Consumers have benefited from continued job growth and wage growth, but a “moderate” number of banks tightened credit card lending standards in the first quarter and credit card balance growth tapered off in March.
Credit card balances fell in March, according to the Federal Reserve, though consumers continue to benefit from job growth and wage increases.
Consumer revolving debt – which is mostly based on credit card balances – declined by $2.2 billion on a seasonally adjusted basis to $1.0572 trillion, the Federal Reserve reported in its G.19 consumer credit report. Its annualized growth rate was down by 2.5 percent.
Total consumer debt – which includes student loans and auto loans, as well as revolving debt – was up about $11 billion to $4.052 trillion, making for an annualized growth rate of 3.1 percent.
For the first quarter, the Fed reports revolving credit rose at an annual rate of 1.5 percent, seasonally adjusted, while non-revolving credit gained 5.25 percent.
See related: Fed: Card balances rose in February
Consumers get a boost from job growth
For April, the U.S. economy added 263,000 jobs, with the unemployment rate dipping to 3.6 percent, its lowest level since December 1969, the federal government reported.
It’s likely government jobs got a bit of a boost with the hiring related to the 2020 census, but the private sector growth continues strong too, with the addition of 236,000 jobs, Pantheon’s chief economist Ian Shepherdson noted in a May 3 e-mail. He doesn’t expect employment growth can continue at this pace.
“What can continue, though, is the downshift in unemployment, and that means more power to scarce labor and faster wage gains in due course,” Shepherdson wrote. “No immediate policy implications, but it’s not hard to imagine that a run of reports like this would eventually prompt something of a rethink at the Fed.”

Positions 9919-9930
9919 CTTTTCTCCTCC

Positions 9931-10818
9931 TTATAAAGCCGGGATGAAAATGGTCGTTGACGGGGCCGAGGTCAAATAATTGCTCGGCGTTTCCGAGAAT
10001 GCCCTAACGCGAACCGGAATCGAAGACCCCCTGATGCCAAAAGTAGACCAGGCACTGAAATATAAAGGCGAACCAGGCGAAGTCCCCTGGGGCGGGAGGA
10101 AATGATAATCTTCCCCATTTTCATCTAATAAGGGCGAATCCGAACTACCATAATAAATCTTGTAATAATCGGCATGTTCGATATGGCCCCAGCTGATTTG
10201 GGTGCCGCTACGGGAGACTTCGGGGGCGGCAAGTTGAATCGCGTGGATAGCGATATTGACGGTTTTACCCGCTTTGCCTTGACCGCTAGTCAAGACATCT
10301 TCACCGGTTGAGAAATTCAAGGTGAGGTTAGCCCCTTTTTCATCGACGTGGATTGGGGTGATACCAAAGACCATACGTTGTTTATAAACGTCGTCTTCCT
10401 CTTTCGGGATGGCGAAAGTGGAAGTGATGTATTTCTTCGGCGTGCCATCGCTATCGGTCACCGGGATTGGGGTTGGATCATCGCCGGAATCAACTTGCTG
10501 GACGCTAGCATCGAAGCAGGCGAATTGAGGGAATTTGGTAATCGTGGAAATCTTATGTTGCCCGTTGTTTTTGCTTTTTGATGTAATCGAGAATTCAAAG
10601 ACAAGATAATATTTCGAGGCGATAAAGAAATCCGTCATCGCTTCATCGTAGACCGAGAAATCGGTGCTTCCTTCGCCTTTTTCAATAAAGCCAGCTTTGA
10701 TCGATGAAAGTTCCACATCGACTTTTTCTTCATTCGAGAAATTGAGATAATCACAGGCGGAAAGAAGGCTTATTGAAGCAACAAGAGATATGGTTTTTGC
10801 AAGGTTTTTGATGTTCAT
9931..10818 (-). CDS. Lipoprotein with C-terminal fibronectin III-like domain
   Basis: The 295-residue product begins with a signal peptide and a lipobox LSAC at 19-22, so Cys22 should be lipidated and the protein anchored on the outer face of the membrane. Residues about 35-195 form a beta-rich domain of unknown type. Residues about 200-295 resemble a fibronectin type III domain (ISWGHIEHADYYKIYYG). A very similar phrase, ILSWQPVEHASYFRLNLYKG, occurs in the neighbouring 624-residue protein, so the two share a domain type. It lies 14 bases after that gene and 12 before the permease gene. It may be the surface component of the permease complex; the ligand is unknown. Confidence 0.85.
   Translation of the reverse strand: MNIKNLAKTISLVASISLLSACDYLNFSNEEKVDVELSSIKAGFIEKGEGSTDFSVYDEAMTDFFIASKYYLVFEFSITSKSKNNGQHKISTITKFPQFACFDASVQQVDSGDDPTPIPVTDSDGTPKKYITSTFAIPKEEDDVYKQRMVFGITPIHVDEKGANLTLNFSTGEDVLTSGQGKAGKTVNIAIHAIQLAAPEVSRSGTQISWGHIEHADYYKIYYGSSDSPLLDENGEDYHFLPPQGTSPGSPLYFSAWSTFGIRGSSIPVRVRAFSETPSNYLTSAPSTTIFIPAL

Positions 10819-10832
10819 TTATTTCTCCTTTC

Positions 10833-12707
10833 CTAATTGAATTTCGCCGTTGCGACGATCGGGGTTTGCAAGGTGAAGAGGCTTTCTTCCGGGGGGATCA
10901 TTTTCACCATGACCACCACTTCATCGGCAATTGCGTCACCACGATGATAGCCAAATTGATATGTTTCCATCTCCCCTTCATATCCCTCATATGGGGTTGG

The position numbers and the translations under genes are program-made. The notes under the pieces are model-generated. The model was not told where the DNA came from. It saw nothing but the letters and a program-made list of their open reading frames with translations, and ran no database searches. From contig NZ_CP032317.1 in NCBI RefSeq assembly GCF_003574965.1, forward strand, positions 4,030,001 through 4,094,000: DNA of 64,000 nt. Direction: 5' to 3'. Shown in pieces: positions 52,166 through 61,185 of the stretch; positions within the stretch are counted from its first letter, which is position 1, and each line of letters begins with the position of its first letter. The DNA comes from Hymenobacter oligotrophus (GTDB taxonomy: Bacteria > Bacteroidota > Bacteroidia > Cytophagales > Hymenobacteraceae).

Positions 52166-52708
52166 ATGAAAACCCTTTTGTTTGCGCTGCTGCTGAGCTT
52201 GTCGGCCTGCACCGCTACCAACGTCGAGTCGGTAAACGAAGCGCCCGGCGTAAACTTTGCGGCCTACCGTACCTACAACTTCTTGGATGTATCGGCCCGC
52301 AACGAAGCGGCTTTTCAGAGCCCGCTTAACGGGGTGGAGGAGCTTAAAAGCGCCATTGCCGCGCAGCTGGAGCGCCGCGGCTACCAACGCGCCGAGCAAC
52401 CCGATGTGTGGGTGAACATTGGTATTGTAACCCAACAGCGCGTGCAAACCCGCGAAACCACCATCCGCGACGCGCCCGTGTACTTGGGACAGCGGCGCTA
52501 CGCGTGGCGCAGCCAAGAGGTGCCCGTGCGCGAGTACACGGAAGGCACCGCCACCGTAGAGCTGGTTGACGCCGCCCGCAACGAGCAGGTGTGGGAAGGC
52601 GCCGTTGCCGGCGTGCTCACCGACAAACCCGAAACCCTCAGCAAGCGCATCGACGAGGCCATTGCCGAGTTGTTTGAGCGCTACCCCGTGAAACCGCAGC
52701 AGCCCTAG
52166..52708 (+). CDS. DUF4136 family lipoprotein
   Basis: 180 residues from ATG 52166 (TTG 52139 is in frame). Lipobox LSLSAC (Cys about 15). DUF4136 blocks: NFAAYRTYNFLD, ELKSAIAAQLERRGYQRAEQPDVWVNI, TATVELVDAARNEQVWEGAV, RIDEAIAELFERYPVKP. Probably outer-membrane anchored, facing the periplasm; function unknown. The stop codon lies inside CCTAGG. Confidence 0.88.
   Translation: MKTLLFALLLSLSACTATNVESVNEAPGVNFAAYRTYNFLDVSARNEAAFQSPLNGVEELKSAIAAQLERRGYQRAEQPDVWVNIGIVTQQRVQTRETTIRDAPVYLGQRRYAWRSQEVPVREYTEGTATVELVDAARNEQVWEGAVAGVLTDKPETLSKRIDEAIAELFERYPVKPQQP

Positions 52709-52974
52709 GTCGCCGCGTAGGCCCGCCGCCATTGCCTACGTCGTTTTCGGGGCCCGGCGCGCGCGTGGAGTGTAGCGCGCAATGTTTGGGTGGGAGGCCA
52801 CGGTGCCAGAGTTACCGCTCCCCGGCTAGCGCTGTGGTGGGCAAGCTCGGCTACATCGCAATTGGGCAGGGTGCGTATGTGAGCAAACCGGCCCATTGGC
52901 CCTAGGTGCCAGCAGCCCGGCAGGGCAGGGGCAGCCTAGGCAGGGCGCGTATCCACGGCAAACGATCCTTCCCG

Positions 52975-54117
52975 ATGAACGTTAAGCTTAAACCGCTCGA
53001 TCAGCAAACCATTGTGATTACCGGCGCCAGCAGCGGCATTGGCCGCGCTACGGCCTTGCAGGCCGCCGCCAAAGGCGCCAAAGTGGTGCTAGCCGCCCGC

Meanwhile, wages were up 0.2 percent over the month, and 3.2 percent over the year. Grant Thornton Chief Economist Diane Swonk noted in a May 3 article that much of the wage growth is from the rise in minimum wages at state and local levels.
“What has been surprising is the lack of ‘trickle up’ we have seen from those gains,” Swonk said. “Managers of low-wage workers typically get paid more as their employees’ wages rise.”
While big retailers have raised pay for entry-level workers, this hasn’t benefited their managerial staff.
“This represents a further squeeze on the middle class,” she says.
Credit card debt low relative to income
Additionally, the American Bankers Association reports that credit card use continued to grow in the fourth quarter of 2018, The banking industry trade group’s quarterly credit card market monitor finds that “super-prime” consumers hiked up purchase volumes by 2.7 percent, while the “prime” group’s purchase volumes rose 1.4 percent. However, the “subprime” group saw purchase volume taper off 0.9 percent, compared to the third quarter.
Open credit card accounts were up 1.5 percent overall compared to a year ago, mostly thanks to the “super-prime” group of consumers. And while credit card lines also grew, they are still 10-25 percent below the highs seen in the recession.
“Consumers continue to exhibit good payment behavior overall, and issuers are responding by slowly increasing credit lines,” ABA Chief Economist James Chessen said in a news release. “At the same time, issuers are slowing the pace of new account generation, particularly for subprime and prime borrowers, as they continue to closely monitor economic trends and consumers’ financial health.”
ABA data also show the effective finance charge yield, or interest payments relative to the total outstanding market credit, rose 0.24 percentage points to 13.04 percent in the fourth quarter, with the Federal Reserve targeting higher rates in December. Still, ABA sees the level of credit card debt as very low relative to income.
Fed expects economic growth to continue
The Federal Reserve said in its April senior loan officer opinion survey of bank lending practices, “A moderate net percentage of banks reported tightening lending standards on credit card loans in the first quarter, while all terms associated with credit cards were basically unchanged on net.”
In its May meeting, the FOMC did not take action on interest rates and continued to maintain a patient stance. Fed Chair Jerome Powell expects economic growth to continue, and he noted that households are in a good place from a debt standpoint.